Mayor Bloomberg confirms software is cause of delay.
New York City's Department of Transportation announced Friday that Citi Bike, the expansive bike-share program sponsored by Citigroup, would launch next March with 7,000 bikes in 420 docking stations across Manhattan, Brooklyn and Queens. The announcement comes weeks after the bike-share program was originally set to launch in July and then expand to 10,000 bikes in 600 docking stations by the summer of 2013.
After weeks of speculation, Mayor Michael Bloomberg confirmed Friday on his weekly radio show that software problems have caused the program's delay.
"The people [Citigroup] who are putting up the money [for this program] understand. They're probably not any happier about it than the people who want to rent the bikes or you and me or everybody else. But that's the real world," Bloomberg said of the delay. "We are just not going to put out the system until it actually works."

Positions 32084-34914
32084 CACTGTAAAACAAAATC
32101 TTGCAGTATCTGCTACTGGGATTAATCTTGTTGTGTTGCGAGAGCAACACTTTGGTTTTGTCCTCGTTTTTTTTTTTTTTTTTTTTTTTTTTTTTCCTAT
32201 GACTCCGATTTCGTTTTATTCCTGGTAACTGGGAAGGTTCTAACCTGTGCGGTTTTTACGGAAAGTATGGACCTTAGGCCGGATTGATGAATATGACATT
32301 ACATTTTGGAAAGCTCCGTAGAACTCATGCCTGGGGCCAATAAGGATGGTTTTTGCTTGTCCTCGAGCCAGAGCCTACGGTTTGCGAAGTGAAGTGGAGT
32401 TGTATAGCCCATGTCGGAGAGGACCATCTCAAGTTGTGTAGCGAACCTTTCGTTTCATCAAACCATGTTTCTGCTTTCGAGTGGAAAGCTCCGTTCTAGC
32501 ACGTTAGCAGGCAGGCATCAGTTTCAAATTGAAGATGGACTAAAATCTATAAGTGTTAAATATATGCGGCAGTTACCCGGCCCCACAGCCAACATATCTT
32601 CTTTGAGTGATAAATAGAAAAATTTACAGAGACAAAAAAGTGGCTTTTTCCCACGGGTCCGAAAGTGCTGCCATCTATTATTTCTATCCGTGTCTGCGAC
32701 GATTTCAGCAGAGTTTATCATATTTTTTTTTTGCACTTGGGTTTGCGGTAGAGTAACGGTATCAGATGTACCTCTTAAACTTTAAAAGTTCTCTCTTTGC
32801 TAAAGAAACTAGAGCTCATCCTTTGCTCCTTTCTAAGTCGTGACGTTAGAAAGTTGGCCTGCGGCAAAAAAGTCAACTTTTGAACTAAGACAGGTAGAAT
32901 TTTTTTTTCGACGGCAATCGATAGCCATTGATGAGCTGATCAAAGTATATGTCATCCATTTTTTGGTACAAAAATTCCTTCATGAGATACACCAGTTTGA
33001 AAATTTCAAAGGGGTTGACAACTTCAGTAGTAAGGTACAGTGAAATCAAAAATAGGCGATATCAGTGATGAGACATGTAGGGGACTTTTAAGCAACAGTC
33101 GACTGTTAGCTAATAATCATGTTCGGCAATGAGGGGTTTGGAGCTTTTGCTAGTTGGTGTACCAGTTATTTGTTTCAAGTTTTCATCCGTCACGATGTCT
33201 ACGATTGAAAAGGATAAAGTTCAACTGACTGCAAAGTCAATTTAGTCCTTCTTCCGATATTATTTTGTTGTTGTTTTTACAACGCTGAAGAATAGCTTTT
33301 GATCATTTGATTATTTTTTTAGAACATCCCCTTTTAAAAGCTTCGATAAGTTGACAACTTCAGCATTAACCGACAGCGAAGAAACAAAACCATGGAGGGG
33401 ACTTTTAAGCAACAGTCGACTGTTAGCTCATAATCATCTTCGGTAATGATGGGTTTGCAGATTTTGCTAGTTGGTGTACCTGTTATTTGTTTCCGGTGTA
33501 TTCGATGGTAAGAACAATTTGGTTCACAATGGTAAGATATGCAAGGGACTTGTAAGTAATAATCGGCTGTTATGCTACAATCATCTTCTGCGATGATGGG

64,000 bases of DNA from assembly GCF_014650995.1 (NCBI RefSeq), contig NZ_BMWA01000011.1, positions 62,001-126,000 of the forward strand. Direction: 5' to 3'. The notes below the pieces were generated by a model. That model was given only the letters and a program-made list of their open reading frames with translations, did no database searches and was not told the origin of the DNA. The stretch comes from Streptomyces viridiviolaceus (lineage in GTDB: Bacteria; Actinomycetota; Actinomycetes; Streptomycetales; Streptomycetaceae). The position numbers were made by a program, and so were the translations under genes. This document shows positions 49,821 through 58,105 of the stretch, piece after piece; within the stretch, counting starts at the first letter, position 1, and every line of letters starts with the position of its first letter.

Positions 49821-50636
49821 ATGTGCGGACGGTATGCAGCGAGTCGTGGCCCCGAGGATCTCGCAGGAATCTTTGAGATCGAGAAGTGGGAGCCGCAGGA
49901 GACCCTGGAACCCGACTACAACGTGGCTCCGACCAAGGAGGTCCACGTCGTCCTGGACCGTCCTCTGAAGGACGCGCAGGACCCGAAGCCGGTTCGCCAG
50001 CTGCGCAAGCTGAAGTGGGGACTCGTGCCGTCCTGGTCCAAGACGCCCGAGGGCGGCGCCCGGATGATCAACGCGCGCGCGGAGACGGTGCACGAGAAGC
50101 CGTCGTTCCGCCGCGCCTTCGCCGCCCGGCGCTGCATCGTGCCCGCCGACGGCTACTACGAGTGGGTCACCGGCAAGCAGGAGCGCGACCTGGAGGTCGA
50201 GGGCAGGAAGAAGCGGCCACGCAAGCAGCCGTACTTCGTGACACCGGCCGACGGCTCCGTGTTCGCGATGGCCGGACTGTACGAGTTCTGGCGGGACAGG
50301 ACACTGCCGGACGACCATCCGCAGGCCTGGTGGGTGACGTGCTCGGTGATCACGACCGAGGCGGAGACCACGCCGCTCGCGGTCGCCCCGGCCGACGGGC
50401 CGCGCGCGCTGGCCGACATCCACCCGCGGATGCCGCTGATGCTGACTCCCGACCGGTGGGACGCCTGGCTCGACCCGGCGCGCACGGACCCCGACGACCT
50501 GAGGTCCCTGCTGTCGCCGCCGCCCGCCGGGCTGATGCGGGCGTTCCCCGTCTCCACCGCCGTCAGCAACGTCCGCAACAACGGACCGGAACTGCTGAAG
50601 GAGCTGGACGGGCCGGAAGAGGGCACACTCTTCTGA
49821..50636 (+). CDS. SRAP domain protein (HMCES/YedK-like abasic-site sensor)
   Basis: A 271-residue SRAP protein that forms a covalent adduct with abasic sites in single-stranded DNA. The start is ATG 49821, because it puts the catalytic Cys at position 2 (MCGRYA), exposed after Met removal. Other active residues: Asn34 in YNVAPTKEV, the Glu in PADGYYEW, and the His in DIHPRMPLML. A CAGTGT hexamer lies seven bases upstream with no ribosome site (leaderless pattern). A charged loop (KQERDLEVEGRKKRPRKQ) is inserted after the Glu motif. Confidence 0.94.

Solar-powered arrays and circuit boards play a role in the program's faulted software as part of the wireless kiosks, which are attached to docking stations for users to submit payment.
"New York City Bike Share continues to be committed to bringing the largest and best solar-powered bike share system in the world to New York City," Alison Cohen, president of Alta Bicycle Share which is overseeing Citi Bike, said in a statement Friday. "We recognize that New Yorkers are eagerly anticipating the launch of the new bike-share system and we will deliver on that promise."
After its release in March, efforts to expand the program to include 10,000 bikes will be made, but no specific date has been set.